After last years stunning self-titled debut from Burial, I have to admit that Untrue pretty much shot completely to the top of my must-hear list as soon as it was announced. When the positive reviews started flowing in, I tried to temper my enthusiasm a bit lest I be let down, but fortunately this is a kicker of an album that should pretty much meet or exceed anyone's expectations for it. Taking just about every element from the debut and improving on it slightly, this is a straight-up stunner.
The least-changed element on the release are the beats themselves (often resorting to the same actual sounds as the debut), but they've been bumped up slightly in speed and layered even more densely with other instrumentation. Vocals are the key difference here, and the real revelation, with the mysterious producer behind the name moving into a downright pop territory in places as pitch-twitching vocals crop up in just every track and propel things forward.
After a short ambient opening track, "Archangel" blasts into gear with a rib-kicking beat, sub-bass groans, and haunting string swirls as choppy vocals soar it upwards. As mentioned above, the vocal style is a bit odd at first, with short phrases (in this case, soulful words about "lovin' you, kissin' you") cut and played at different pitches as if done on a sampling keyboard (but with a slightly higher level of proficiency). With the rumbling beats and crisp production, the result is something closer to the sound of a top 40 urban track getting gutted and bent to more sinister design. "Near Dark" drops an even faster beat, with slurping shuffling sounds, more dark synth strings, and multiple layers of clipped and filtered vocals.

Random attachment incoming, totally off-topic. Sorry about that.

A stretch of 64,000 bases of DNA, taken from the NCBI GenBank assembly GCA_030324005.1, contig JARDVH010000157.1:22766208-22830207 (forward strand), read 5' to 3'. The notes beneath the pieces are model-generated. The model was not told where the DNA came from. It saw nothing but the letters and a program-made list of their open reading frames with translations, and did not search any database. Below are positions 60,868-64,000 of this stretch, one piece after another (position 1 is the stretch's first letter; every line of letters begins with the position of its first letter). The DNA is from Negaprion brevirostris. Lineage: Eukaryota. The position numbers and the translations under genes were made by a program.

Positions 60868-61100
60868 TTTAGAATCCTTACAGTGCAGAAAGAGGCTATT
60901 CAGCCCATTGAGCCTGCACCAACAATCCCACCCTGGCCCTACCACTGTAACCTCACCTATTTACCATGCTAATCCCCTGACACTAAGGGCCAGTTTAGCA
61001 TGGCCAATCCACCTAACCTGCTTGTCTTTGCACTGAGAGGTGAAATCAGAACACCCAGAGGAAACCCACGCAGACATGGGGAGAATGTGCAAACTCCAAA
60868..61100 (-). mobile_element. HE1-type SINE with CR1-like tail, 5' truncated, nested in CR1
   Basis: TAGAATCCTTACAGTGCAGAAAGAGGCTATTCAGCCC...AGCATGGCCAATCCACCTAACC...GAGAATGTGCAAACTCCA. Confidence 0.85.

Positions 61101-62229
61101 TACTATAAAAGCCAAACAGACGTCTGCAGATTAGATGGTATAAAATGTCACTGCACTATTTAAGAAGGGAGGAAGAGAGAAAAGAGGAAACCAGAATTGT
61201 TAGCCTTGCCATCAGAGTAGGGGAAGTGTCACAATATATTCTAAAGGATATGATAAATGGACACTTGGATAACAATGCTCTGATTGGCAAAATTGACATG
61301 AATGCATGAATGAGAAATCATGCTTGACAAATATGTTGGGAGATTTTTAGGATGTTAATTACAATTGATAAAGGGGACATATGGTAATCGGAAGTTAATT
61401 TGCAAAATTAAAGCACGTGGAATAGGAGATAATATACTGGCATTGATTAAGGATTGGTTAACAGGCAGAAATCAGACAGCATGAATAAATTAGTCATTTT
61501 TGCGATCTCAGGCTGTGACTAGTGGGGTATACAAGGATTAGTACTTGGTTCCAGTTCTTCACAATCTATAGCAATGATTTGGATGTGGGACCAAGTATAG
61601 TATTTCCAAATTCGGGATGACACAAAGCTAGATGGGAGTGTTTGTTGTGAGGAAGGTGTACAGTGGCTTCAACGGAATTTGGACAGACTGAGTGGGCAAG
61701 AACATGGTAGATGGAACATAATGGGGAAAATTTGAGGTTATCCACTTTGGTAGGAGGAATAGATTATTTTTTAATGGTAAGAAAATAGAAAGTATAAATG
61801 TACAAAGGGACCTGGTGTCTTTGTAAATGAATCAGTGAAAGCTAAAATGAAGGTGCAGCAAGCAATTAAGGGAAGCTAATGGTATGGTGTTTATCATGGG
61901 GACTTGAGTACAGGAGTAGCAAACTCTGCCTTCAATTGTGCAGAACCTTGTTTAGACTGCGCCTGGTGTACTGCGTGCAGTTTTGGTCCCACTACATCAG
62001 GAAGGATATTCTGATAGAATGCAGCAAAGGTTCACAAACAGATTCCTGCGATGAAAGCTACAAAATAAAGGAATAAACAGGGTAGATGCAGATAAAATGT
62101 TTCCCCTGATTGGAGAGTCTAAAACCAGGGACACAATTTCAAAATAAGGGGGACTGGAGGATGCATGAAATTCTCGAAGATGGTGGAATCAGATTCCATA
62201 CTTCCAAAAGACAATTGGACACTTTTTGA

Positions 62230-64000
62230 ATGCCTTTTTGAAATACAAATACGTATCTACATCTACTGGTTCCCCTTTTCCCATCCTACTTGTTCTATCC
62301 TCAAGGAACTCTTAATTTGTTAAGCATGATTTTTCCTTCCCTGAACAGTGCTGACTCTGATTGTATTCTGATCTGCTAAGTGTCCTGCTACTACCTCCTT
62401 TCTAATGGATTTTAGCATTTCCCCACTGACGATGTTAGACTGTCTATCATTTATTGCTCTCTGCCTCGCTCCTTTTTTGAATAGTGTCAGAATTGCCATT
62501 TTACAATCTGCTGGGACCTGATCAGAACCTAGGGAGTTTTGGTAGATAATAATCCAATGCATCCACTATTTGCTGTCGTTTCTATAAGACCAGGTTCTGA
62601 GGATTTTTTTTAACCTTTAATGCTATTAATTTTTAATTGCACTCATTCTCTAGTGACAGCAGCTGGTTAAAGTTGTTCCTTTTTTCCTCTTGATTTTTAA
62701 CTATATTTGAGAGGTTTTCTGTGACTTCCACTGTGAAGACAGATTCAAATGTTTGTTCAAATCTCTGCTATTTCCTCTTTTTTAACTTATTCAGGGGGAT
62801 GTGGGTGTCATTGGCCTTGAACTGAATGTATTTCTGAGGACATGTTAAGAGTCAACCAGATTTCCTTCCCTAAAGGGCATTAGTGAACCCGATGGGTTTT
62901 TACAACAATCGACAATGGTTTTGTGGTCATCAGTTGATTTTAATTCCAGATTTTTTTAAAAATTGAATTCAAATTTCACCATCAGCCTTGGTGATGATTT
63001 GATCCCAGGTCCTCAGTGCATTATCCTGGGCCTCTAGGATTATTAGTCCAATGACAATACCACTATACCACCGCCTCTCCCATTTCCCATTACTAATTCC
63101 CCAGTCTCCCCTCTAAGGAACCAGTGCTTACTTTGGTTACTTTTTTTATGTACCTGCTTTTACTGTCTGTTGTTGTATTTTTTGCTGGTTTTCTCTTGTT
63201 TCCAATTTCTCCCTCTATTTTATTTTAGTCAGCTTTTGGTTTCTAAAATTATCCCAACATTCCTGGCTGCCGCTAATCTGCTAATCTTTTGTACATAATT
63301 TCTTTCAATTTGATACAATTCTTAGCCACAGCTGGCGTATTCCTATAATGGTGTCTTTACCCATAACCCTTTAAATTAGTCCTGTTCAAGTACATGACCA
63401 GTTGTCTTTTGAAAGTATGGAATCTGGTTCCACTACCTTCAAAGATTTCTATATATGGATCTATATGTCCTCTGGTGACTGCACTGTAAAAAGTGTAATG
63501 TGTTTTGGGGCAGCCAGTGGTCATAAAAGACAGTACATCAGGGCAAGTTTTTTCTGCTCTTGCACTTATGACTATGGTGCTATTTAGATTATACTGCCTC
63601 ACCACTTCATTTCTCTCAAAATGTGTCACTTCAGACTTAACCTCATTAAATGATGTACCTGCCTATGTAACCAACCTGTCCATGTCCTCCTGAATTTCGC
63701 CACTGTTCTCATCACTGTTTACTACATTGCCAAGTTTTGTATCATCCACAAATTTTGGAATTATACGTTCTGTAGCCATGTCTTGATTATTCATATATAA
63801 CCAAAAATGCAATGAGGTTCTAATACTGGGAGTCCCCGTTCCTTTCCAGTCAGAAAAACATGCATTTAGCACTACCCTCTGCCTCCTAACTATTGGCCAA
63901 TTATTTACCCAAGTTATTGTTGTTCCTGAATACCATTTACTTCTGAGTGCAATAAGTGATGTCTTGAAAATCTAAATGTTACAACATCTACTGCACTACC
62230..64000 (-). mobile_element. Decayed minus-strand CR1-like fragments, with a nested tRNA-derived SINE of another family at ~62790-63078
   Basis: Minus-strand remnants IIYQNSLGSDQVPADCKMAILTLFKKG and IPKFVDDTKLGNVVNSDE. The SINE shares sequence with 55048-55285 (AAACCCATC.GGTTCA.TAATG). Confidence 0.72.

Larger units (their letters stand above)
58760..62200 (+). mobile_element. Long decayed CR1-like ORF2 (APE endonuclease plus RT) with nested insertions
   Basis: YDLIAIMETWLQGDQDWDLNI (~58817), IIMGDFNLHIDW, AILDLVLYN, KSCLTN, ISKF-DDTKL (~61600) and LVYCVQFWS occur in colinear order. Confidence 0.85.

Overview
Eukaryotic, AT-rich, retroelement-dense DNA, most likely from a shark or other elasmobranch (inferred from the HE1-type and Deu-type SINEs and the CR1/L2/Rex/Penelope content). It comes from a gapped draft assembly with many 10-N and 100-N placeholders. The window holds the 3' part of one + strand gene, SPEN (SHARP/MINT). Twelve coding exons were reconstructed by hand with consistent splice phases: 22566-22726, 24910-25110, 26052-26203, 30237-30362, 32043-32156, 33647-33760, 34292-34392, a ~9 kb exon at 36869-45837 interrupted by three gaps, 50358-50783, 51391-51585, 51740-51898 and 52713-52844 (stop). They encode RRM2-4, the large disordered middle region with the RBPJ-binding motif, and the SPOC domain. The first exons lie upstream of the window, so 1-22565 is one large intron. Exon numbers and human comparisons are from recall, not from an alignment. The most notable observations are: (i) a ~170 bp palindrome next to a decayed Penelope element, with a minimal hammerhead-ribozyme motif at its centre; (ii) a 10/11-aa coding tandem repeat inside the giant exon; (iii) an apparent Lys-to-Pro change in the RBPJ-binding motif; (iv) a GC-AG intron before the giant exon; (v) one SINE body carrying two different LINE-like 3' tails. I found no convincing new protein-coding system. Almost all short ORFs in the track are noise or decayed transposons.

And really, that's roughly how the album progresses from there out, with several shorter tracks that help break things up a bit with some airy ambience. "Endorphin" is particularly effective, with loads of heavily reverbed vocals drifting through a gooey, crackling wash of sound that keeps the overall vibe of the release while giving a reprise from the dark rhythms.
Like a true enigma, Burial even throws in a very slight curveball right at the end of the album, with the slightly more straightforward beats of "Raver" nudging the album into an even more poppy realm (albeit with gun-shell hi-hats and a still slightly claustrophobic feel). Those that didn't care for the first album from Burial will likely have many of the same feelings here, although the small production shifts and the addition of vocals might warrant another listen. Needless to say, Untrue shatters any ideas of a sophomore slump. If Burial can continue this type of upward momentum, look out.